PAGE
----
Roger, protector of ospreys, at his original location at the beginning of the dock
A few days later, during a visit from our dear Cape Cod osprey lovers and friends Maureen and Gene, COM relocated Roger to the end of the dock:
Roger has been relocated to the end of the dock to be closer to the nest. Maureen and Gene from Cape Cod have stopped by for a visit
Roger doing his thing. He looks like he is doing a little dance
June also brought a rare sighting for us in the middle Chesapeake Bay, pelicans!
We heard the fishing is good in the Chesapeake Bay this time of year
Check out the blog “Mr. Roger’s Neighborhood”, published 6/30/16, for some fun reading.
We had a brutally hot July 2016, during which time our osprey chick was named Chessie by our loyal camera watchers. On 7/11/16, Chessie received a beautiful new blue band from Craig Koppie. The blog “Big Blue”, published 7/19/16, is dedicated to that day, with lots of great photos from the banding process. Here are just a few of many:
Craig comes back down to readjust the ladder, being watched by Audrey the entire time
Chessie has been eating her Wheaties! What a wingspan!
COM is waiting patiently for the package
Craig gets stung by a jellyfish. Chessie is thinking it serves him right, and cheers on the jellyfish
Chessie has been freed from the towel. From the look of things, I think Craig has held a bird or two in his day
Craig hands the tape to COM.
COM, Chessie and Craig with Roger, protector of the nest. And a fine protector he was, indeed!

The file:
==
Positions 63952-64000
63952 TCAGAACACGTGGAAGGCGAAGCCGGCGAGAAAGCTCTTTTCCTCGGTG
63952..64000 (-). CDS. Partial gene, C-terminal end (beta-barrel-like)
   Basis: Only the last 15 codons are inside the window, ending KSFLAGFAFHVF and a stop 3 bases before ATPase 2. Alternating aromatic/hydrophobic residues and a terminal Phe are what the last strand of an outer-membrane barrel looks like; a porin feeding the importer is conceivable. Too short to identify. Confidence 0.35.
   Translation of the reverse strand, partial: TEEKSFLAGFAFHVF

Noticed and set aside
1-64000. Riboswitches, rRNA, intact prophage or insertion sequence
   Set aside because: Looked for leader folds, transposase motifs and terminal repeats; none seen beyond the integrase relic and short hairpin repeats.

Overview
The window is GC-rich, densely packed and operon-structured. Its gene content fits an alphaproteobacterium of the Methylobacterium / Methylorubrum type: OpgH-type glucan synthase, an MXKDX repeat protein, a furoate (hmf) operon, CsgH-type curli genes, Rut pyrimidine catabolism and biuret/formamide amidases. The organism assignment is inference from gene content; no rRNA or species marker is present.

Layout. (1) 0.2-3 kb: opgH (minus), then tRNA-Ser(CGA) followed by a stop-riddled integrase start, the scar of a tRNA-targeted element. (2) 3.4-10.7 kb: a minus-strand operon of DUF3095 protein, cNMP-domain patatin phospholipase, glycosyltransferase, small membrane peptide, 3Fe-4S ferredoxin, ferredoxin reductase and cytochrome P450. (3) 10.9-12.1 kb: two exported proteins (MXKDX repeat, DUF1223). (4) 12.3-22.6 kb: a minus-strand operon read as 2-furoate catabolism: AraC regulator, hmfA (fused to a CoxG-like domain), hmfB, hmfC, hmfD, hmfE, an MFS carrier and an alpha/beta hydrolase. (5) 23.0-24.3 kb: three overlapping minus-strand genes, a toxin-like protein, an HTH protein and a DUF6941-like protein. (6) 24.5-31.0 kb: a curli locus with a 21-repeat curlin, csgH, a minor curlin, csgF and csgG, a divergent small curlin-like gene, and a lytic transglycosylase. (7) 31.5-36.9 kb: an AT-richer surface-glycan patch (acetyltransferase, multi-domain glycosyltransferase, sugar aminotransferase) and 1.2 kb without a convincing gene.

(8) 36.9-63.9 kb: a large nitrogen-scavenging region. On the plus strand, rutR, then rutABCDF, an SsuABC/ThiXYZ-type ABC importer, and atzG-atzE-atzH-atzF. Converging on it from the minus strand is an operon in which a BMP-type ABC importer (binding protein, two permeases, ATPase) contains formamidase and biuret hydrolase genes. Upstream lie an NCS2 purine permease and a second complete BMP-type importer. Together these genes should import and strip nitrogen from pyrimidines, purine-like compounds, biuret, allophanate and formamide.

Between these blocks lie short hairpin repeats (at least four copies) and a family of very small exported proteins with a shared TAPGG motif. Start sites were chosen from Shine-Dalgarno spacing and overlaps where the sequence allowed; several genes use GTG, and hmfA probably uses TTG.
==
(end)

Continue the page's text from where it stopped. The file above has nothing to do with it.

For the rest of July 2016, we were all waiting for the big moment when Chessie would first take flight. During the wait, we were having all sorts of technical problems, making it difficult to take photos and write a blog. The very hot, humid weather was causing my camera lens to fog up every time I went outside to take photos. In addition, on the advice of our computer guru, I switched to Windows 10, which wreaked havoc on my ability to download and use photos in the blogs. Extreme frustration prevailed in the Crazy Osprey Family household. COM was quite perturbed when the infrared light source stopped working, as there was no way to fix it until the camera came down in the fall after all of our osprey family headed to their winter digs. But our problems melted away for a little while when Chessie fledged on 7/21/16.
Audrey is watching Chessie trying to get her balance
Yapping away on COM’s boatlift motor
What is different about this photo?
In the above photo, Audrey is sitting on top of the camera, and Tom is in the nest. This was the opposite of their usual positions.
This is one of my favorite photos from the 2016 season, taken in July:
Somewhere over the rainbow……………………
More photos and escapades of Chessie may be found in the blog “The Chessie Chronicles Part 1”, published 7/31/16.
Alas, our 2016 season was coming to an end. Our dear Audrey departed for her winter quarters in South America. It wouldn’t be long until Tom and Chessie began their arduous trip to warmer climes. Mysteriously, COM’s infrared light source began working again. Another season of wonderful osprey adventures was almost over.